This story was written by Prateek Kumar, Harvard Crimson
As Harvard and other elite universities takes steps to rein in rising tuition costs, Americans continue to cite the ever increasing cost of a bachelor's degree as the most pressing issue in higher education.
According to a recent poll conducted by The Chronicle of Higher Education and the Gallup Organization, 42 percent of Americans stated that it is "extremely important" for the next president of the United States to address rising college costs.
The issue was deemed the most important in higher education, above the quality of education. But out of the nine major issues presented, including the Iraq war and the economy, higher education was the lowest in priority for those polled.
The survey asked respondents which presidential candidate they expected would do most to help families deal with increasing tuition costs.
Barack Obama came out on top, with 32 percent of Americans rating him first. He was followed by Hillary Clinton with 19 percent support and John McCain with 10 percent. Twenty-nine percent of respondents replied that they "don't know."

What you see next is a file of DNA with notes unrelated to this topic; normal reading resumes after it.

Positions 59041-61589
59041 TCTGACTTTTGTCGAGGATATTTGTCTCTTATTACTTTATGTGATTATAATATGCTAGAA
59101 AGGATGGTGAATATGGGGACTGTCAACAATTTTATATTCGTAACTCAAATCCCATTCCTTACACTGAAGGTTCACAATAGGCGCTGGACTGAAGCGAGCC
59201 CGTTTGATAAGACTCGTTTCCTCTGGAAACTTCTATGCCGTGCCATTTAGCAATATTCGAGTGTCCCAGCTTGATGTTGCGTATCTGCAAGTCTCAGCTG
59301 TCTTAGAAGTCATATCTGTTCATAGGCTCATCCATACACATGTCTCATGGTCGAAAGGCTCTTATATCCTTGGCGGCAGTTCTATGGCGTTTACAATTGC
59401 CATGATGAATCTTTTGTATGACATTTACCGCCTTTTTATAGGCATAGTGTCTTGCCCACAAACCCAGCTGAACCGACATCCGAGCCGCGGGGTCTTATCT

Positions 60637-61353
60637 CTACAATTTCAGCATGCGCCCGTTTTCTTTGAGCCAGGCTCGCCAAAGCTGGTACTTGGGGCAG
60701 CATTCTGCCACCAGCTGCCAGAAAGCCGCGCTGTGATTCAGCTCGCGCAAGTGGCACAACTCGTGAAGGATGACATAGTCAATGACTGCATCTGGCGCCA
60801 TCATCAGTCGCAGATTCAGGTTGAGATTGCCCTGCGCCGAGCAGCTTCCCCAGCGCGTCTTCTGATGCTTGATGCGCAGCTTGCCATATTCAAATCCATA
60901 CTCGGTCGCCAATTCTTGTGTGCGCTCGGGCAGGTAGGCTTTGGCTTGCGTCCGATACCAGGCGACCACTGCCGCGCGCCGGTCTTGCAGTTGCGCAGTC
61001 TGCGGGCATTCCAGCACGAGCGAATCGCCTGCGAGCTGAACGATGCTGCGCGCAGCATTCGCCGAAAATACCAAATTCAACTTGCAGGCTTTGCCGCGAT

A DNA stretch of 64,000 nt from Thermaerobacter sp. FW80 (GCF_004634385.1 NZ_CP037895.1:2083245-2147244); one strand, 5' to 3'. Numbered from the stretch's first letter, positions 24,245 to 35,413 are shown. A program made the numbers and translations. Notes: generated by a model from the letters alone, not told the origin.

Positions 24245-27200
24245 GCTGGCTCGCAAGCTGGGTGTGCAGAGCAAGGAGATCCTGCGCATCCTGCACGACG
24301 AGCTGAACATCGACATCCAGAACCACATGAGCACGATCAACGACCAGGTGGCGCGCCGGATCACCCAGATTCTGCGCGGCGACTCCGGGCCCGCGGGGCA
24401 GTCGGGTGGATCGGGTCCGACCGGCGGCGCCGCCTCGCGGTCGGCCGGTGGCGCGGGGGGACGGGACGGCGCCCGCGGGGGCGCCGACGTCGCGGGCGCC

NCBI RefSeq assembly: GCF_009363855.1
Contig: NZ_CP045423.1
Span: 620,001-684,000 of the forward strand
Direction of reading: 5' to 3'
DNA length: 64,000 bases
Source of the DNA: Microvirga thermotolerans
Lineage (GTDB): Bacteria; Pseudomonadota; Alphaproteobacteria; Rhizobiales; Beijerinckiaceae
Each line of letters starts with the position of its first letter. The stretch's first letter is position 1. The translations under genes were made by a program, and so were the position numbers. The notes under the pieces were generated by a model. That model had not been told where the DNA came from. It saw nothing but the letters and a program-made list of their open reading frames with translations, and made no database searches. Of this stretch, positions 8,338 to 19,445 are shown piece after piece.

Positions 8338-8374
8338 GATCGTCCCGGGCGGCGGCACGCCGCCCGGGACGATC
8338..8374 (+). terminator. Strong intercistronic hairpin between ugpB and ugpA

Jarret A. Zafran '09, the president of the Harvard College Democrats, said that he thought it no surprise that both of the Democratic presidential candidates beat McCain in the poll.
"Obama is defined as the candidate of the future and a representative of the younger generation," Zafran said.
"He is more in tune with student opinion today, which is why he would consider controlling the cost of higher education as a higher priority."
But Harvard Republican Club President Caleb L. Weatherl '10 said he disagreed with the survey's results regarding Obama.
"Dealing with the costs of higher education is an important issue that is inextricably linked to the health of our economy," Weatherl said.
"While Senator Obama may be able to give a great speech on the costs of a college education, his policies will hurt the very families that they aim to help by weakening the economy."
Weatherl said Obama's plans to allow the Bush tax cuts to expire and to enact policies that would "fail to allow free trade" would weaken the economy, forcing recent college graduates further into debt.
Although the issue of tuition costs was ranked most important among issues related to higher education, respondents were nearly equally divided over whether the federal government should intervene to control tuition at private and public colleges.
Forty-four percent of those surveyed said that the most effective action the federal government could take to lower costs nationwide would be to require colleges with above-average tuition increases to explain why their costs are higher.
© 2008 Harvard Crimson via U-WIRE